Preparing your work area and preparing the wick are exactly the same as for dipping candles – after all, what else would you do?  I will, however, stress putting down a cover for the floor.  Pouring candles is much messier than dipping, especially the first few times while you are learning.  I can guarantee that you will get wax everywhere – on the stove, on the floor, on yourself (especially if your cat jumps into your arms in the middle of it all!)



Now, having prepared your work area, your floor, your wick, and put the cat out, get a half ladleful of wax from the can in one hand, hold the wick over the can with the other hand, and after moving the ladle to the top of the wick, slowly pour the contents of the ladle down the wick so the wax runs down and drips back into the can.  Try this without wax first if you don’t understand what I’m trying to describe, or even with a spare piece of string and some water until you get the hang of it (then remember to dry the ladle).  Only use half ladles; if you try to use more, you will have wax splashing in all directions.  Trust me.


This is the major part of pouring candles. Just dipping the wax and pouring it down the wick, over and over.  The wax builds up quite satisfactorily; again, dip the candle into water every so often to help set it, and also leave the candle to rest every so often – this is more important in pouring candles, the candle is more fragile when warm than a dipped candle as the wax builds up more quickly and is still soft deeper in.  Once the candle starts getting a bit of width, you will find that the poured wax doesn’t cover the entire candle on its way down, and you will have to pour on alternate sides.  Poured candles are the cheapest way to get a tall candle – you only have to melt the wax you use, not extra for dipping, and where would you get a can that tall? (If you must do it, look for a ceramic spaghetti jar).  While the candle is still fairly thin, keep checking it for straightness.  This is much more important in poured candles; once the candle gets a kink and starts to build up, you will have a terrible time straightening it (see Troubleshooting).  Because the candle is tapered the top will roll faster than the bottom.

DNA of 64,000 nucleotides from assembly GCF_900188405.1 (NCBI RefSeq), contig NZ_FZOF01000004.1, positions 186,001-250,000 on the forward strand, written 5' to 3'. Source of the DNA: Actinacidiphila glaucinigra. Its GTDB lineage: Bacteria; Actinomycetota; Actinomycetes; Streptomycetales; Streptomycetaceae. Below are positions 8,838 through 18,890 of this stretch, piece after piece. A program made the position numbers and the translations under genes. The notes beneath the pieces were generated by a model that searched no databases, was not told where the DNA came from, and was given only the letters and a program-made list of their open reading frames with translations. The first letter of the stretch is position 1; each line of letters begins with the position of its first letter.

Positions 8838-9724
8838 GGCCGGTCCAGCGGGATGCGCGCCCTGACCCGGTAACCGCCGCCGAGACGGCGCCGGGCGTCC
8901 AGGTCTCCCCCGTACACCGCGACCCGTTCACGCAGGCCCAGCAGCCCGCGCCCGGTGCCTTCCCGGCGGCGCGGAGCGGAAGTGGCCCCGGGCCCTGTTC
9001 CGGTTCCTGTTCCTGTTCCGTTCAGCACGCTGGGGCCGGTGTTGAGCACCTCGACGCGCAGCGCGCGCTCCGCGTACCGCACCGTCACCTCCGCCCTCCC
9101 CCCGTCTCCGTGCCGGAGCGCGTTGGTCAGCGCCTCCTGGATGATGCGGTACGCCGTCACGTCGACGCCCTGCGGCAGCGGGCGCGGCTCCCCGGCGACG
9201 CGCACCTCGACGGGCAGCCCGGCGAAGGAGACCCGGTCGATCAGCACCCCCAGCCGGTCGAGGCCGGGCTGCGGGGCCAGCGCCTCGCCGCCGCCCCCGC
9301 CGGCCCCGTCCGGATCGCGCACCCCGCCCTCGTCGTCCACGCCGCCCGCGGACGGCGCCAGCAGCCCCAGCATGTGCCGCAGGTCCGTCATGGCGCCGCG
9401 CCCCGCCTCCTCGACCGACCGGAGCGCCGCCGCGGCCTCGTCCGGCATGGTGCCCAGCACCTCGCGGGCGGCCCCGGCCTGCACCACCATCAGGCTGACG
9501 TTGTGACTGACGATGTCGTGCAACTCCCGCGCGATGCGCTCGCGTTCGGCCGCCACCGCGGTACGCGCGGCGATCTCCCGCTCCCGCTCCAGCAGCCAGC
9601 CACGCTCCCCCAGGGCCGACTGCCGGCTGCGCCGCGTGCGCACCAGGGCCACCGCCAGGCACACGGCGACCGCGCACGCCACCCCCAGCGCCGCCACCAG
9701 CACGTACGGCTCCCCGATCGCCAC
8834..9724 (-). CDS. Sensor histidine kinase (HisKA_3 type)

Again, repeat from * until your candle is the desired thickness.  How thick is that?  As thick as you want it (or have patience for).  Mine are mostly 2-3cm in diameter.  It is nearly impossible to get a smooth even surface for the finished candle; the trails of wax will show up somewhat, particularly at the bottom where they have started to cool before they drip at the bottom.  If this bothers you too much, you can try gently rolling the candle on a clean, smooth hard surface to flatten the ridges.


Cleaning Up